Deliberative Democracy in Transnational Governance: Problems of Legitimacy, Agency, and Representation
46 Pages Posted: 4 Jun 2013 Last revised: 23 Apr 2014
Date Written: August 14, 2012
Is deliberative democracy a feasible model for democratizing transnational governance institutions? Recent literature presents deliberative democratic theory as viable notion of democratic legitimation for global governance, as it focuses on engaging existing agents in processes of public reasoning, rather than extrapolating democratic procedures from the nation-state.
This paper challenges that idea. The claims that a deliberative model of democracy is more practicable, out of the box, for democratizing global governance, leave undertheorized the mechanisms by which deliberators at the transnational level represent or are accountable to democratic constituencies.
In order to address those issues, I construct, in what follows, three different approaches to sustain the claim that existing global governance institutions and processes could increase their democratic legitimacy by engaging in more deliberative modes of decision-making, and then explore whether each approach coheres with deliberative democratic theory.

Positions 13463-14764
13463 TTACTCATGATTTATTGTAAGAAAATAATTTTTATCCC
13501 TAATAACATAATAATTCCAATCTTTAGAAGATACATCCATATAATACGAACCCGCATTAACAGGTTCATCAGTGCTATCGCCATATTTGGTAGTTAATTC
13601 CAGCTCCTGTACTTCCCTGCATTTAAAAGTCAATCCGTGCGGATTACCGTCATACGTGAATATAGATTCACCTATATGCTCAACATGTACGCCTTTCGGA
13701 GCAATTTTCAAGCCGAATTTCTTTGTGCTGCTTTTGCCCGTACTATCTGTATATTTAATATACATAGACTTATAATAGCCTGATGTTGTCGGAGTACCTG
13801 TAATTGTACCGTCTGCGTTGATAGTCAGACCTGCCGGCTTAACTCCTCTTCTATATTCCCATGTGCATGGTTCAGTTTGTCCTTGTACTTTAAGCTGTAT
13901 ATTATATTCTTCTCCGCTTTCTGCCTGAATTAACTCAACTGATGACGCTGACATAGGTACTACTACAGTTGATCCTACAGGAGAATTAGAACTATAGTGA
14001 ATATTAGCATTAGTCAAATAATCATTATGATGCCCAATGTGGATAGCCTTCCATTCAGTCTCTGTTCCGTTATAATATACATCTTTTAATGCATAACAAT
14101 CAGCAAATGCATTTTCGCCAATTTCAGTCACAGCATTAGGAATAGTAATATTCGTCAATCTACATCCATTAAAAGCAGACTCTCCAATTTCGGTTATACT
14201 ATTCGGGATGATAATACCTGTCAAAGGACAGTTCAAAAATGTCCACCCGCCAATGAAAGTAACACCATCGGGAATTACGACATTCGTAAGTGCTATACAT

On the first approach, deliberation may produce legitimate results irrespective of the agents’ internal democratic legitimacy, but this fails to explain how insufficiently legitimated representatives can produce legitimate results through deliberation. The second approach holds that social integrates are collective persons capable of rational deliberation. While consistent with deliberative theory, this version raises the bar for legitimate deliberation and challenges normative individualism. The third approach may seem most obvious: democratic representation. However, I shall argue that deliberative democracy needs to substantially adjust two core assumptions in order to accommodate a theory of representation: the insistence on actual deliberation among all and the rejection of sanctions from the concept of democratic accountability.
Keywords: deliberative democracy, global governance, agency, representation, accountability, legitimacy
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